His life was destroyed by a lie. Her life will be ruined by the truth.

Joely tells other people’s secrets for a living. As a ghost writer, she’s used to scandal – but this just might be her strangest assignment yet. Freda has never told her story to anyone before. But now she’s ready to set the record straight and to right a wrong that’s haunted her for forty years. Freda’s memoir begins with a 15-year-old girl falling madly in love with her teacher. It ends in a way Joely could never possibly have imagined.

As the story unravels, Joely is spun deeper into a world of secrets and lies. Delving further into Freda’s past, Joely’s sure she can uncover the truth… But does she want to?

My lies your lies
Warning – contains spoilers.

I don’t normally start my review while still reading a book but I feel I must in case I forget how I felt at this time. Two thirds of the way through and I am totally confused. I no longer know who is who and what is what. Young Freda is really Joely’s mum Marianne (Linda) and Sir is Freda’s brother. Sir ( who is really David Martin and not David Michaels) left Marianne for Linda – his girlfriend travelling round India for three months – but Linda and Marianne are really the same person so how can that be? Joely is locked in a tower and her hair isn’t long enough I assume to do a Rapunzel so who will save her?

So how does Freda know the intimate details of what her brother got up to in Paris or in his uncle’s back garden, unless he told his sister, which would be really creepy. Is anyone who they say they are? How far will Freda go in order to defend her brother’s name apart from distinguishing a paedophile from a hebophile? And do we consider Marianne to be totally innocent as she was only 15? Oh boy.

Nearly there and things have changed dramatically. I know a lot of people won’t like this but it appears that the love between David (Sir) and Marianne (Linda) was real. Even though she was only 15. I think maybe the fact that he was her teacher is what makes it indefensible. He had a duty to his pupils and he let his desire overcome that. However 10 years seems a long sentence ( from what I have read about sentencing Laws in the UK).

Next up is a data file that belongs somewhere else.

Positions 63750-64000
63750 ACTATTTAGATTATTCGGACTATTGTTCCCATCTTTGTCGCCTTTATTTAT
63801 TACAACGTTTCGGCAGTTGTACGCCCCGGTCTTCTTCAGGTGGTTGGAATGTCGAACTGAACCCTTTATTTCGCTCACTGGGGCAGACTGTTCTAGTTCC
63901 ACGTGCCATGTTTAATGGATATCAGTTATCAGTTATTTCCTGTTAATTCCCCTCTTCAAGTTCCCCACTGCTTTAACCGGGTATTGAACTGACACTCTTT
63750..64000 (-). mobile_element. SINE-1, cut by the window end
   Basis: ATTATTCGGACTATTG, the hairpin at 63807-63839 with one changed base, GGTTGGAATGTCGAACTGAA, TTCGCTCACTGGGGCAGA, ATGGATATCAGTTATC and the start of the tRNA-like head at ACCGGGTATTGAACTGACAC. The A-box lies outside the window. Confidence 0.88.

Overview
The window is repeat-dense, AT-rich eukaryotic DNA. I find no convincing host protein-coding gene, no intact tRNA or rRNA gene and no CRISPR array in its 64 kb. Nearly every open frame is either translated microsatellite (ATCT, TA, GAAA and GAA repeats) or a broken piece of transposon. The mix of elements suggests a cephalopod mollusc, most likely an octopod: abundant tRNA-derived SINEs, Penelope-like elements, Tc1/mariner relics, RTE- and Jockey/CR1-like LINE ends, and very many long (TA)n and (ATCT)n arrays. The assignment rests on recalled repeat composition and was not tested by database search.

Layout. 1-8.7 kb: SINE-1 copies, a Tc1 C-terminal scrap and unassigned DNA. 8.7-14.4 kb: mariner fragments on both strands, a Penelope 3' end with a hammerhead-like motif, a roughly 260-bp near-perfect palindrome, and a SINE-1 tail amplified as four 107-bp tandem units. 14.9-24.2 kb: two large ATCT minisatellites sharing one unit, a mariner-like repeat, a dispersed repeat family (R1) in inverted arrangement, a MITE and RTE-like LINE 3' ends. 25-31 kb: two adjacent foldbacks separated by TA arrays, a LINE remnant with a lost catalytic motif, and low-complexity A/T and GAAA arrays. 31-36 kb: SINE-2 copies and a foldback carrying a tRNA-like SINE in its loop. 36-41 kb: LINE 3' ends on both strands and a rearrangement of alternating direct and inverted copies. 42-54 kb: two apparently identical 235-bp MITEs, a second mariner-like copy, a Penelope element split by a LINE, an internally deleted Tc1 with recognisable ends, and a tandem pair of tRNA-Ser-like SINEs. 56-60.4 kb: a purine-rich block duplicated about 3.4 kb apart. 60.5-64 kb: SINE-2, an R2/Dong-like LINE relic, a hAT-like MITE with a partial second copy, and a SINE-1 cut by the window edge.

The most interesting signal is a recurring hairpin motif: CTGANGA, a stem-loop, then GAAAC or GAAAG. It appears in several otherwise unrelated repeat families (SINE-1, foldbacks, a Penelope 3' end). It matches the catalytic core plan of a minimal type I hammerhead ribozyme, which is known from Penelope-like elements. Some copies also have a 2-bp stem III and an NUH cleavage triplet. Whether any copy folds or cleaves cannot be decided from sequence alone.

It’s the end now and I have to admit that I thoroughly loved reading this book. I love the characters, especially Joely, Marianne, Holly and Freda. Just the women – funny that. But it is bonkers in places and there will always be that questions of statutory rape and teacher-pupil relationships and is there ever any excuse. I’ve known this happen twice (only one was regarded as Statutory rape) and in both cases the couples ended up married. The first was in about 1968 or 69. The boy was 17 and she was 13 – in the US they call this the Romeo and Juliet Laws. Yes he went to prison for about two years (this is because he was under 18). I was told later that when he came out they waited and got married just after her 16th birthday. The second was a teacher who had an affair with his pupil but she was 18 so no rape in this case. It was a scandal at the time because he was her teacher, but they are still married today and have two children now in their thirties.

For Sir and Marianne neither of these apply. He was a lot older than 17 and she was below the age of consent. I cried at the end, feeling sorry for all of them but then feeling guilty because I felt sorry for Sir and shouldn’t have. I feel that the author intentionally left us with this quandary and I know some of my fellow Pigeonhole readers thought that Sir deserved everything he got. I even felt sorry for Freda even though she locked Joely in a tower and was bat-shit crazy.

Then there’s Joely and Callum’s marriage. I know some readers were shocked that she took him back. But not everyone ends their marriage when things go wrong, especially under the circumstances. We only usually hear about the ones that do. However there are two problems here. It won’t be solved overnight. It may take years for the trust to be regained. But it’s mainly the fact that Callum chose Joely’s best friend, rather than a quick fling with a stranger. There’s the rub.

Finally, just before starting this book I watched Julia Bradbury on TV doing one of her Britain’s Best Walks on the Exmoor coast visiting Lynton and Lynmouth which made it even easier to picture the beautiful places described. And of course there’s the funicular railway! I adore these – they take me back to my first overseas holiday to Austria when I was 12 and we rode the funicular in Salzburg. If there’s one near I have to ride it. Even the dog loves it. I’m a bit obsessed. I’ve even considered touring the country from funicular to funicular, writing the history of each – but that makes me sound like those people who write about Britain’s best roundabouts… and we are not talking funfairs.

Many thanks to the Pigeonhole and my fellow Pigeons for making this such and enjoyable read. I shall be reading more of Susan Lewis’s work very soon.

 

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